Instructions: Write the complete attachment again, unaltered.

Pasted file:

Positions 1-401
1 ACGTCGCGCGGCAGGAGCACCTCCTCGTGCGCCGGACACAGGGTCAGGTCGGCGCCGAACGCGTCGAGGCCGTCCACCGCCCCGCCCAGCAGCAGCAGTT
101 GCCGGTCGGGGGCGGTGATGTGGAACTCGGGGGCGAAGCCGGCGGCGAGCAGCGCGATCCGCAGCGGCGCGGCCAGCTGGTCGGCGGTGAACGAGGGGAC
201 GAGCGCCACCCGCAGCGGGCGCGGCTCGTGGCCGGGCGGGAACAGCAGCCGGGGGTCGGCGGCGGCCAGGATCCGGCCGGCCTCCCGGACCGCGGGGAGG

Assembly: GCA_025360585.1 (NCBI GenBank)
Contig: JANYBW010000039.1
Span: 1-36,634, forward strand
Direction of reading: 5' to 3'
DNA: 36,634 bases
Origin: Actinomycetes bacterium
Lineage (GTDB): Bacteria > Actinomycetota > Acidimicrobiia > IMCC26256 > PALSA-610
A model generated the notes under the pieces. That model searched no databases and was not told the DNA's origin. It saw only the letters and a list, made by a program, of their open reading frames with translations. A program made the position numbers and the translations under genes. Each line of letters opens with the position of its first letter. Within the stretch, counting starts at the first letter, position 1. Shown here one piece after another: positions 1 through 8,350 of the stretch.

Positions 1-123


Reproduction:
Positions 1-401
1 ACGTCGCGCGGCAGGAGCACCTCCTCGTGCGCCGGACACAGGGTCAGGTCGGCGCCGAACGCGTCGAGGCCGTCCACCGCCCCGCCCAGCAGCAGCAGTT
101 GCCGGTCGGGGGCGGTGATGTGGAACTCGGGGGCGAAGCCGGCGGCGAGCAGCGCGATCCGCAGCGGCGCGGCCAGCTGGTCGGCGGTGAACGAGGGGAC
201 GAGCGCCACCCGCAGCGGGCGCGGCTCGTGGCCGGGCGGGAACAGCAGCCGGGGGTCGGCGGCGGCCAGGATCCGGCCGGCCTCCCGGACCGCGGGGAGG

Assembly: GCA_025360585.1 (NCBI GenBank)
Contig: JANYBW010000039.1
Span: 1-36,634, forward strand
Direction of reading: 5' to 3'
DNA: 36,634 bases
Origin: Actinomycetes bacterium
Lineage (GTDB): Bacteria > Actinomycetota > Acidimicrobiia > IMCC26256 > PALSA-610
A model generated the notes under the pieces. That model searched no databases and was not told the DNA's origin. It saw only the letters and a list, made by a program, of their open reading frames with translations. A program made the position numbers and the translations under genes. Each line of letters opens with the position of its first letter. Within the stretch, counting starts at the first letter, position 1. Shown here one piece after another: positions 1 through 8,350 of the stretch.

Positions 1-123